I was asked to write an article about Dr. John A. Anderson, Sr., one of two men who said “yes” to stepping up in November 1970 to co-create The Pankey Institute. As I put together a timeline of his life, I noticed the import of his early life experiences, many of which commonly shape a person’s Ethos, Pathos, and Logos.
These qualities are often found in boundary pushers, leaders, and dentists committed to continuing their education throughout their lives. They do so while folding their learning back into their practice of dentistry for the benefit of others.
I first met Dr. Anderson in December 1956 when he and his family were visiting cousins. They attended a Christmas choral concert at our church in Hinsdale, IL. I was a freshman in high school at the time.
As I was introduced, I can remember his handshake and warm greeting. When he heard I wanted to be a dentist and go to Northwestern University Dental School, his words were very encouraging.
Life Experiences That Shaped Dr. Anderson’s Life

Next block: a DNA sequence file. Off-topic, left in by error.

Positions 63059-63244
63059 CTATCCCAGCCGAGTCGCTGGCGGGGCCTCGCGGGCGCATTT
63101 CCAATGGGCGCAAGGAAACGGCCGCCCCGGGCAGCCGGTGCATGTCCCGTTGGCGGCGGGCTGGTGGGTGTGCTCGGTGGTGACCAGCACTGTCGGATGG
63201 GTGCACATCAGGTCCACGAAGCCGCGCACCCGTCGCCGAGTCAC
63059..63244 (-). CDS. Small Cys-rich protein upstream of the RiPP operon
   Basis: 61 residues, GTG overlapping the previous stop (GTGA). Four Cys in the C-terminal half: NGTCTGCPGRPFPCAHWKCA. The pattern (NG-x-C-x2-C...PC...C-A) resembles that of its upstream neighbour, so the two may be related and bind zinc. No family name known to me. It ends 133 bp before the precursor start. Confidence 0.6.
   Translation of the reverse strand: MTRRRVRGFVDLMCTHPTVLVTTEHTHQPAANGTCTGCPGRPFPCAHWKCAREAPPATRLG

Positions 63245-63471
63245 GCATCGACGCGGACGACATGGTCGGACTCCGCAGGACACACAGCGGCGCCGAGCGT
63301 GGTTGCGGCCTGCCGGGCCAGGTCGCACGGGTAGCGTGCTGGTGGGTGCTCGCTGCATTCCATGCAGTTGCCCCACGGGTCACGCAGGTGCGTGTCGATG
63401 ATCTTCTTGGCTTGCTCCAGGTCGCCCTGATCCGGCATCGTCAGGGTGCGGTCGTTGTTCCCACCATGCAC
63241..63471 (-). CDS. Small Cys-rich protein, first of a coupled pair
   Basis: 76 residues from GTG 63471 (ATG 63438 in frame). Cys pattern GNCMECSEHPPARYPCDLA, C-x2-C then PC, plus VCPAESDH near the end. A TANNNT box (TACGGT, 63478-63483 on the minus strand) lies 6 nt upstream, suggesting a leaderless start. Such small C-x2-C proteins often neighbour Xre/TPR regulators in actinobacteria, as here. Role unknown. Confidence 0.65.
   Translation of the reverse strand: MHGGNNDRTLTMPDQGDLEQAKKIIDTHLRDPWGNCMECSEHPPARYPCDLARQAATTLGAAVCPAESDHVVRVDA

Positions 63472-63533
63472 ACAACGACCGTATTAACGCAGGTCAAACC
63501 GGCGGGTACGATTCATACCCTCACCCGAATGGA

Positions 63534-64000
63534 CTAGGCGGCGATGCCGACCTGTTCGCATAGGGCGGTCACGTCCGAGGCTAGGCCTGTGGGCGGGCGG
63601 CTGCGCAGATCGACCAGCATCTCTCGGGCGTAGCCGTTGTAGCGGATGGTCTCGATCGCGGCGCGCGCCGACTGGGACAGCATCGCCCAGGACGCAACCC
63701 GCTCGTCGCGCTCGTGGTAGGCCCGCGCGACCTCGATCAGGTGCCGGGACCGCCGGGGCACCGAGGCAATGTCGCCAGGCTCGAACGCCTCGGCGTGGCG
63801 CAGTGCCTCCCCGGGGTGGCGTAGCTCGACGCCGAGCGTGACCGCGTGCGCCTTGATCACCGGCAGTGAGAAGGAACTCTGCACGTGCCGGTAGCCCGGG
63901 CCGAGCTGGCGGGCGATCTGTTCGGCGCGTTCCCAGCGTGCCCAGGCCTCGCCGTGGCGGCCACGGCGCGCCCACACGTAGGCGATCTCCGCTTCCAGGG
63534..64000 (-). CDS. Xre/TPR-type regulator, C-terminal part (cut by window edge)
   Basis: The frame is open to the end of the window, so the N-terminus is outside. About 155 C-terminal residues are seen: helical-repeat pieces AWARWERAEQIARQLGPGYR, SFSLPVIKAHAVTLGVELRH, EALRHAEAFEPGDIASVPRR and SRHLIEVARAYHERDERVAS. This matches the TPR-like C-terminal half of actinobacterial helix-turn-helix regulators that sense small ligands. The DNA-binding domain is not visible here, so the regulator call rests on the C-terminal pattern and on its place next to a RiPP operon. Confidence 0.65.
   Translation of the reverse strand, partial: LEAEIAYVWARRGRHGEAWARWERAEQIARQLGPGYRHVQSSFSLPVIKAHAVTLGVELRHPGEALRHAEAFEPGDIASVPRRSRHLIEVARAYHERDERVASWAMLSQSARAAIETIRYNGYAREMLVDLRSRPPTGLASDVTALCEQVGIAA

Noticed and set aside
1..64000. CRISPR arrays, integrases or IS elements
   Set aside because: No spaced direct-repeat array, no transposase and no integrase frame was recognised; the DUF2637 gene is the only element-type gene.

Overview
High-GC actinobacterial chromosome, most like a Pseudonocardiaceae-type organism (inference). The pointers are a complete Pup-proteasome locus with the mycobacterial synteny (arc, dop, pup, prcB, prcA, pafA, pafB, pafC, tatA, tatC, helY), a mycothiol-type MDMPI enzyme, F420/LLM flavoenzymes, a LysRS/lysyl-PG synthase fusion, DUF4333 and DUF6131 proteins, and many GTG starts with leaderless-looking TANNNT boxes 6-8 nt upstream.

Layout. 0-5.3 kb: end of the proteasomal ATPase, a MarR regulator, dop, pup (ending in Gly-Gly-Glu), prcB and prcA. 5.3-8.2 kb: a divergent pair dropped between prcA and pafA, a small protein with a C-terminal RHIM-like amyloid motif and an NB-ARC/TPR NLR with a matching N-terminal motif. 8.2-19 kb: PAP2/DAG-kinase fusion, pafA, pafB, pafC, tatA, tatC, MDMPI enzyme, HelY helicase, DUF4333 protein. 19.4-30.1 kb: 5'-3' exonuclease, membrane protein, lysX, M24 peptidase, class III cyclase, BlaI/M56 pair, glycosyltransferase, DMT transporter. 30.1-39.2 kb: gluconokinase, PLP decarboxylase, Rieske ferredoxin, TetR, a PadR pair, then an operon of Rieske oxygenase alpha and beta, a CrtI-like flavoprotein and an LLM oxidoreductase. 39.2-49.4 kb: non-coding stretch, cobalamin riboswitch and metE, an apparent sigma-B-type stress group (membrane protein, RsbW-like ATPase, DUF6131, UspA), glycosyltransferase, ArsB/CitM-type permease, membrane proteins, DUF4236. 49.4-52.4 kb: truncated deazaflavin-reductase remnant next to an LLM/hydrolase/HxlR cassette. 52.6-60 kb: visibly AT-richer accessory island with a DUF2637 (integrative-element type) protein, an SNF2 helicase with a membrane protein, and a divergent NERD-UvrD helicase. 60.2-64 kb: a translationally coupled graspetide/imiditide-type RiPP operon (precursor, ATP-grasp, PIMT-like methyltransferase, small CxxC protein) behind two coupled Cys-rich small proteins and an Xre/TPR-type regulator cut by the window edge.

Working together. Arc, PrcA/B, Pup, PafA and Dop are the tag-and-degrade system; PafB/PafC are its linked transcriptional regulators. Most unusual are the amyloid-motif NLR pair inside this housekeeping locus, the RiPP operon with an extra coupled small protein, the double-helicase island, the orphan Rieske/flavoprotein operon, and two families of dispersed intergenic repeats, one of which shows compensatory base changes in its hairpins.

Dr. Anderson was born November 18, 1919 in Wonju, Korea. His parents Dr. A. G. and Hattie Anderson were medical missionaries – Hattie had a teaching degree. John’s schooling occurred at Pyongyang Academy in Korea.
John was sent to the USA to continue his education with two years at Baldwin-Wallace College, OH. In the fall of 1938 he entered Northwestern University Dental School (NUDS). He then graduated three years later in 1941.
John became a Clinical Instructor at NUDS from the summer of ’41 to the summer of ’42. After marrying his wife Eleanor in ’42, he was commissioned in the Army Air Corps, Dental Division and sent to India. After returning from India, where he contracted malaria, John recovered and was released from active duty.
He opened his first practice on N. Clark Street, Chicago, IL in 1945. His uncle was a dentist in the area of Chicago called “Andersonville” due to the large population of Swedish immigrants.
While he and Eleanor lived in Andersonville they had three children: Denise ’47, Jay ’49, and Jill ’53.
Keep an eye out for Part 2 in this story of a Pankey founder …